Incest:

      "And Lot went up to Zo'ar, and dwelt in the mountains, and his two daughters with him; for he feared to dwell in Zo'ar: and he dwelt in a cave, he and his two daughters.

      "And the firstborn said unto the younger, Our father is old, and there is not a man in the earth to come in unto us after the manner of all the earth:

      "Come, let us make our father drink wine, and we will lie with him, that we may preserve seed of our father.

      "And they made their father drink wine that night: and the firstborn went in, and lay with her father; and he perceived not when she lay down, nor when she arose.

      "And it came to pass on the morrow, that the firstborn said unto the younger, Behold, I lay yesternight with my father: let us make him drink wine this night also; and go thou in, and lie with him, that we may preserve seed of our father.

      "And they made their father drink wine that night also: and the younger arose, and lay with him; and he perceived not when she lay down, nor when she arose.

      "Thus were both daughters of Lot with child by their father." (Genesis 19:30-36)

      Sources:
      Ban the Bible? [loompanics.com]
      Saving our children from the bible [elroy.net]

      Please keep in mind I'm not actually suggesting that the bible should be baned or anything like that.

    • by bagsc (254194)
      Also, we'll need to 'fix' all our history and social science textbooks, so that no mentions of crime, war, sex, or immoral actions are mentioned.
      Added bonus: when the giant books are purged down to a couple pages, they'll be cheaper and easier to read!
  • Here we go again. (Score:5, Informative)

    by MrShaggy (683273) <chris DOT anderson AT hush DOT com> on Wednesday April 18, 2007 @12:53PM (#18784237) Journal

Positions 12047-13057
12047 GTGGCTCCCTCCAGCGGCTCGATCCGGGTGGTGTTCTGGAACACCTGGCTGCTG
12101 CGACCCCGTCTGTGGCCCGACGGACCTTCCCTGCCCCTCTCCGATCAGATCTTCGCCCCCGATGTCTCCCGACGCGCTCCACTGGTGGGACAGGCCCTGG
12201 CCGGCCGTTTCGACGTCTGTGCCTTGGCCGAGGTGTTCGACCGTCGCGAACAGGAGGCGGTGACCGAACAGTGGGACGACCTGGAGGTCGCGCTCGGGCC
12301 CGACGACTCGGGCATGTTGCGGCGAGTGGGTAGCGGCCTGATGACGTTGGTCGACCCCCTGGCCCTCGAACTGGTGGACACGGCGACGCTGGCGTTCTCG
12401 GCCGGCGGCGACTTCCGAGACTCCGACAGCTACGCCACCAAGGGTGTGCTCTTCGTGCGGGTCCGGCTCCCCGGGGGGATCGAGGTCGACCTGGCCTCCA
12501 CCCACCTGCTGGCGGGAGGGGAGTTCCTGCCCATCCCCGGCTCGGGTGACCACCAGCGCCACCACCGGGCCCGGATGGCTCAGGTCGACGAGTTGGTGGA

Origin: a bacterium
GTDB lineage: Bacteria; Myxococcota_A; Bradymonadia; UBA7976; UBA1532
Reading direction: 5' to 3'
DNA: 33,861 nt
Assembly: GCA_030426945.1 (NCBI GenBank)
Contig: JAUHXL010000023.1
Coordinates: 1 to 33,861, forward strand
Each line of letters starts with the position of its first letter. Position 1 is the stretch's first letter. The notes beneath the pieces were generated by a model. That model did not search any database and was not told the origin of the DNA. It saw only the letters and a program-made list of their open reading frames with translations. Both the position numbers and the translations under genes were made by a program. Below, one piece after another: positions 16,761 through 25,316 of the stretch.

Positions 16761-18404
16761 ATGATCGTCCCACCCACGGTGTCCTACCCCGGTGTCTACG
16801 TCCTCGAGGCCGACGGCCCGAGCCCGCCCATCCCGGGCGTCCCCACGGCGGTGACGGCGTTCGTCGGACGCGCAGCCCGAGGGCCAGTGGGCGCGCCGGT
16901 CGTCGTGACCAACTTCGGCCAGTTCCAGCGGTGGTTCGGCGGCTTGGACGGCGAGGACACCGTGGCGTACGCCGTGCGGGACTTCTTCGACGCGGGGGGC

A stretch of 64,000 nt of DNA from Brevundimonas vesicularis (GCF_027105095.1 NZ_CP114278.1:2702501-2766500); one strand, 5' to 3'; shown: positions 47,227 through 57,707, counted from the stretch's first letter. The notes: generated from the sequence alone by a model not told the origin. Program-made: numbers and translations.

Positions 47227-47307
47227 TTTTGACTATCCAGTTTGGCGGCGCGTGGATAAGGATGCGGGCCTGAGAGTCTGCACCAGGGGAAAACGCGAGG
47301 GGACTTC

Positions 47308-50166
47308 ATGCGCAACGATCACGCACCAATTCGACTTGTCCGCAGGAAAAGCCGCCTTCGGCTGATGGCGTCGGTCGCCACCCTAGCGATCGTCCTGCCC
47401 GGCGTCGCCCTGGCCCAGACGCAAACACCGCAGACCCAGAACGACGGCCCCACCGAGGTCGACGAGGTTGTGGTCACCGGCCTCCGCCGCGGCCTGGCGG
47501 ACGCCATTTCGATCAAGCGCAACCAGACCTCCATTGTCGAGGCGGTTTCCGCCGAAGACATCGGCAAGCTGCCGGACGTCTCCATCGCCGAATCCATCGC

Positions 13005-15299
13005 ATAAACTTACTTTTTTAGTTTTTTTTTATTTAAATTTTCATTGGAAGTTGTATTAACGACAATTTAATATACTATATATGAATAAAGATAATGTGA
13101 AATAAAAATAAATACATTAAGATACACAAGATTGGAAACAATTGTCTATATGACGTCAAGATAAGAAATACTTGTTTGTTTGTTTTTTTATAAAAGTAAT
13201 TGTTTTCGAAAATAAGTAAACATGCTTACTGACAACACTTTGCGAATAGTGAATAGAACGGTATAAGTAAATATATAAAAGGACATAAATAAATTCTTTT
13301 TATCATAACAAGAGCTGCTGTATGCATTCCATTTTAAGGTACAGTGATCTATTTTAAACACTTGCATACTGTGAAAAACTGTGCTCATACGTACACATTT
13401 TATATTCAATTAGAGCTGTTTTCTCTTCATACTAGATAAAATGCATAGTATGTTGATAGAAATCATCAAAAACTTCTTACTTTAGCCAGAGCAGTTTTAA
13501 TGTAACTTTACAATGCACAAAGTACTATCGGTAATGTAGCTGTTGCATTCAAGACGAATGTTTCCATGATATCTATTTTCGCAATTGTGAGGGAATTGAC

Interesting that the supreme court(?) has just struck down this very same bill, in Louisiana. The Judge berated the state for trying to undermine the constitution, as well as not seeing what has happened to very similar bills in other states. They also made the state pay out the 94,000$ in lawyer fees that the gaming industry had to pay in order to fight this.

    Apparently there was a quote from the group responsible for the bill saying that they would try again. Millions of dollars wasted in 'thinking of the children', when most stores do that anyway.
    • I"m pretty sure it was the Louisiana supreme court and not the US supreme court. However, courts from Indiana, Oaklahoma, the 9th circuit of appeals, and numerous other courts have ruled such laws unconstitutional.
      • Those were entirly different.
        This one just implements the same rules regarding buying a ticket to an R movie.
        Big fucking deal.
        A parent isn't , and can not be, around there teenagers 24/7. It isn't possible and would be unhealthy for the child.

        Theya re not banning the games, or even banning minor from playing them, only purchasing them, and if a Teenagers needs toi sneak off to buy a game, then they are most likly violating there parents whishes. A lot of people say it's up to the parents, and they are right
  • by Jarjarthejedi (996957) <christianpinch AT gmail DOT com> on Wednesday April 18, 2007 @12:54PM (#18784249) Journal